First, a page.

WASHINGTON - Just six blocks from the White House, the FBI's hulking headquarters overlooking Pennsylvania Avenue has long been the government building everyone loves to hate. The verdict: It's an ugly, crumbling concrete behemoth, an architectural mishap - all 2.4 million square feet of it.

But in this time of tight budgets, massive deficits and the "fiscal cliff," the 38-year-old FBI headquarters building has one big thing in its favor:

It sits atop very valuable real estate - an entire city block on America's Main Street, midway between the U.S. Capitol and the White House. Just how valuable? The General Services Administration intends to find out.

Last week, the agency that oversees all federal buildings issued an invitation to developers: How would you like to build a new headquarters for the FBI in a different location? In exchange, we'll consider throwing in the J. Edgar Hoover building and the underlying land as part of the transaction.

"We're testing the marketplace," the General Services Administration's acting administrator, Dan Tangherlini, said in an interview. "We think we have very valuable property. How much is it worth?" Tangherlini wants to see if it could be traded for a property that better meets current needs.

The finish line is still a long way off. But in perhaps seven years, according to an estimate last year by the Government Accountability Office, the FBI could be in a new home at a fresh location in Washington or one of its surrounding counties.

What will really happen to the J. Edgar Hoover Building? If last year's report from the GAO, Congress' investigative arm, is any indication, a developer might want to knock it down and start over.

That report displayed photographs of concrete-facing that came loose and had to be removed from the building's exterior. Another problem: Rainwater runoff infiltrated the basement. Solution: The FBI jury-rigged a plastic chute that directed the rainwater into a recycling bin.

In 1974, agents started moving into the new building from cramped quarters in the Justice Department across the street. The FBI building, which cost $126.1 million to build back then, occupies a 6.66-acre square block in the central business district.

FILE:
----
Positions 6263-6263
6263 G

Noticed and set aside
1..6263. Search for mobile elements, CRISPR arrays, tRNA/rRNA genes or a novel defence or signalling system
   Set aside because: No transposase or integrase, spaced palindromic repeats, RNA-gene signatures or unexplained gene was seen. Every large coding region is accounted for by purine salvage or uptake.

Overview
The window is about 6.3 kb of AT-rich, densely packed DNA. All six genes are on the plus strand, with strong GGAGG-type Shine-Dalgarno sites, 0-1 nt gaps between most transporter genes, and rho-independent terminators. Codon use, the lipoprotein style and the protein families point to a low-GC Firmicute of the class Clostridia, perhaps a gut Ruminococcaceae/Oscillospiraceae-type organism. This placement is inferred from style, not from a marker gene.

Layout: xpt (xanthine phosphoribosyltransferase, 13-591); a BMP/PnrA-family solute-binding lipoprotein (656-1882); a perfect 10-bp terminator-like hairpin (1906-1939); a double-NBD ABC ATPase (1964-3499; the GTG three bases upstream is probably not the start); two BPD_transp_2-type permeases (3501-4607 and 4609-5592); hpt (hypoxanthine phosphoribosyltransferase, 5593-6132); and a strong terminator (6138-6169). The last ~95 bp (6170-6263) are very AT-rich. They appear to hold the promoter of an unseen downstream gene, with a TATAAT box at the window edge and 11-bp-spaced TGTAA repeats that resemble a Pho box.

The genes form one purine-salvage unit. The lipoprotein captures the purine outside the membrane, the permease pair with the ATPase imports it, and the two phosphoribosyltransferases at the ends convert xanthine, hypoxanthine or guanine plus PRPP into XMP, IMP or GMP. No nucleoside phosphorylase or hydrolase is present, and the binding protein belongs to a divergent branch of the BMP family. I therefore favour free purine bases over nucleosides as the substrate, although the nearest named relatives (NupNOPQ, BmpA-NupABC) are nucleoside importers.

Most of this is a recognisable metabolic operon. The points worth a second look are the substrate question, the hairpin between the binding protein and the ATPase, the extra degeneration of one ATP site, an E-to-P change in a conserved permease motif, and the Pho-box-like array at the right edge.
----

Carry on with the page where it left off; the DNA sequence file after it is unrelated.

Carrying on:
Here's what planners have in mind.

"We envision that if and when the FBI relocates, that the site be reconsidered for mixed use as office space with retail, restaurants, cultural and residential components," said Elizabeth Miller, of the National Capital Planning Commission, an independent federal agency. That goal could be achieved by either starting over or reusing the building there now, a planning commission document says.

Miller cites the Newseum, which was built nearby along Pennsylvania Avenue, as one example of what the planning commission envisions.

Half a block down Pennsylvania Avenue, the GSA has chosen Donald Trump to spend $200 million to renovate the Old Post Office, completed in 1899, as a luxury hotel.

Mary Fitch, executive director of the Washington chapter of the American Institute of Architects, said: "Many people have put the FBI building on their lists of least-liked Washington buildings because of what they view as its harsh and overbearing design and how it deadens street life on all four sides.

"These feelings have intensified in recent years as the redevelopment and renaissance of Pennsylvania Avenue and the Penn Quarter neighborhood have made the FBI building's forbidding, defensive design less and less compatible with its surroundings," Fitch added.

The building wasn't originally intended to be quite so cold and forbidding.

City planners envisioned shops and buildings with open arcades and courtyards along a redeveloped Pennsylvania Avenue. Initially, the FBI agreed, but the bureau's final design modified that for security reasons. FBI officials explained that the first floor along Pennsylvania Avenue was closed with marble facing rather than leased to shops for fear that foreign agents might find a way to use the shops as a base to eavesdrop on the bureau. The public was blocked off from the building's center courtyard, also for security.